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Homework Help: Flux Integral

  1. Jan 29, 2012 #1
    1. The problem statement, all variables and given/known data
    Find the flux of [itex]\vec{F}=(x, y, z)[/itex] outward across the sphere [itex]x^2+y^2+z^2=a^2[/itex].

    I am able to get it to this point:
    [tex]\int\int_Cadxdy[/tex] and I then convert it to polar coordinates, and integrate rdr from 0 to a, and theta from zero to 2pi. However, this does not give me the correct result, as the answer is 4a^3*pi, and Im getting a^3*pi.
  2. jcsd
  3. Jan 30, 2012 #2


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    hi sandy.bridge! :smile:
    it's the surface of a sphere …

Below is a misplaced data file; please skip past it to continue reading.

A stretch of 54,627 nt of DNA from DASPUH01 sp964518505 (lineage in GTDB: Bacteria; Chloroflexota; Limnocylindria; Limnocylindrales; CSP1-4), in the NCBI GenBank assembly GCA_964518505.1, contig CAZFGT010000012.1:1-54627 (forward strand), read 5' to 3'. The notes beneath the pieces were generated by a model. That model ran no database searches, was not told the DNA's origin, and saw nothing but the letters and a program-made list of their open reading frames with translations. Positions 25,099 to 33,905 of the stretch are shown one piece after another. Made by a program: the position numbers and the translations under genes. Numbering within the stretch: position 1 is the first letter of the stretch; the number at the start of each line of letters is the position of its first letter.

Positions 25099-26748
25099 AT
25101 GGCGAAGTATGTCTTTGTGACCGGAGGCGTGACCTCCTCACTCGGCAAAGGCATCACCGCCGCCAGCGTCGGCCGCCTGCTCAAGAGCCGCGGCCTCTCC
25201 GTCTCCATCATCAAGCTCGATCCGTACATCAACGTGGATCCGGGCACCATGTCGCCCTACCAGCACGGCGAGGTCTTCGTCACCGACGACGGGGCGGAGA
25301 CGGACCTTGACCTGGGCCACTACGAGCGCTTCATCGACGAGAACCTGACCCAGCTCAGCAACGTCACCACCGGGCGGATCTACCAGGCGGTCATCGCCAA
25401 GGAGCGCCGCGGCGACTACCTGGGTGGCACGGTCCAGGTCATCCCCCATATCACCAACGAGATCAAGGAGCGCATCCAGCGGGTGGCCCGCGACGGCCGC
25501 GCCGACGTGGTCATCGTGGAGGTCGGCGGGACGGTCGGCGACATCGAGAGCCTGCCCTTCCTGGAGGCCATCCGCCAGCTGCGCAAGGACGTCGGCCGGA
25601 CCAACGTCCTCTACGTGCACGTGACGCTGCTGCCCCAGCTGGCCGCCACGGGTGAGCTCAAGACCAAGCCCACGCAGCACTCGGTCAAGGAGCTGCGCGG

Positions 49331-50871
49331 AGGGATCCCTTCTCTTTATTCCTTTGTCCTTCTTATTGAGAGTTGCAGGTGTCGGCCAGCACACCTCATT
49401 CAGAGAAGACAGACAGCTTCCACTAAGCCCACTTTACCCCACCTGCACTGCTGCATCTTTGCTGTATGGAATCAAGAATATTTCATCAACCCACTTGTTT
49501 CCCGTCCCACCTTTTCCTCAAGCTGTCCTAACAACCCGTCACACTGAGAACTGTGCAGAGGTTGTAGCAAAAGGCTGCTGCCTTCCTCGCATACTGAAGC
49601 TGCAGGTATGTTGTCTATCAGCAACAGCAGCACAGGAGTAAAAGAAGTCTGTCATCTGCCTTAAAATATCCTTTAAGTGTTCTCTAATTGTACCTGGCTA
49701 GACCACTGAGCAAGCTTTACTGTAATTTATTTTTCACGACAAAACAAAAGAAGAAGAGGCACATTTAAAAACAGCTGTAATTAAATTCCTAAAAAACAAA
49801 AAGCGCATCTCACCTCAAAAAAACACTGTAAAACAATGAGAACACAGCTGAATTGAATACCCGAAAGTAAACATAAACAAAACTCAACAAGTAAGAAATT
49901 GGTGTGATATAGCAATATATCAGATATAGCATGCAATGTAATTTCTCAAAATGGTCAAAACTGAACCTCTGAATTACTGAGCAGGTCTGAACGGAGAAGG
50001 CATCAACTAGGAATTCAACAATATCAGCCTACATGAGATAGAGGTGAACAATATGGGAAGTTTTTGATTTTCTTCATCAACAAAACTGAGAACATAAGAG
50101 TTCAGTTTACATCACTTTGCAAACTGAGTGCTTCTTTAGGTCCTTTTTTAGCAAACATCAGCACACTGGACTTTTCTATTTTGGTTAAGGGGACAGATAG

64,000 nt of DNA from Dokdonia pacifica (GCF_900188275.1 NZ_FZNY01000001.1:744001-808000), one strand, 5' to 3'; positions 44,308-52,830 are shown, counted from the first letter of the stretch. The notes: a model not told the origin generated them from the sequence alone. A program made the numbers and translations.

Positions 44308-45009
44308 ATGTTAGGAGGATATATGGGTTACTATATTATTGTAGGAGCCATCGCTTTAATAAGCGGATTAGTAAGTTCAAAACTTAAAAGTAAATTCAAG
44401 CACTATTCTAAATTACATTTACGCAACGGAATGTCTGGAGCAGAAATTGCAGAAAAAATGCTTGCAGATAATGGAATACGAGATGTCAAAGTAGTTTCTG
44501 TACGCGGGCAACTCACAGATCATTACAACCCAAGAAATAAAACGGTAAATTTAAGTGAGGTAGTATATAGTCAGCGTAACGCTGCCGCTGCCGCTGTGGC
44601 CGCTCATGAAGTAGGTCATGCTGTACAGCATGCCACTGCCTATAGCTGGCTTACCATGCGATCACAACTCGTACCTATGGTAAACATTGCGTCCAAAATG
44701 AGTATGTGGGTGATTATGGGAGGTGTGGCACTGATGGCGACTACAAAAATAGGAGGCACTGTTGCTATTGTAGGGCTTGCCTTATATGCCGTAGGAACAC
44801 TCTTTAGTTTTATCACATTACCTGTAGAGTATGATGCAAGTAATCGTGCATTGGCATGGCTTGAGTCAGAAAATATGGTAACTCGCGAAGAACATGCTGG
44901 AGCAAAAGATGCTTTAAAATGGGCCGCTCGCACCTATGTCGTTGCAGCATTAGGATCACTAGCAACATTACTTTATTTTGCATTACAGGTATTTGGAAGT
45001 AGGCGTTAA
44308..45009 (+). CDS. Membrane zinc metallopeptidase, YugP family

what does r have to do with it? :confused:

    (and why are you integrating? surely you know the surface area of a sphere? :wink:)
  4. Jan 30, 2012 #3
    Okay, well I know that once I get it to this point, it's right:

    The projection of the sphere on the xy-plane is a circle, no? So why can I not use
  5. Jan 30, 2012 #4


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    projection? are you treating F as if it was a parallel field along one of the axes? :confused:

    in that case, yes, the projection perpendicular to the field would be a circle

    but the given F is radial ((x,y,z) = t), and constant in magnitude over the sphere,

    so you just need the amount of surface it cuts through, which is 4πa2
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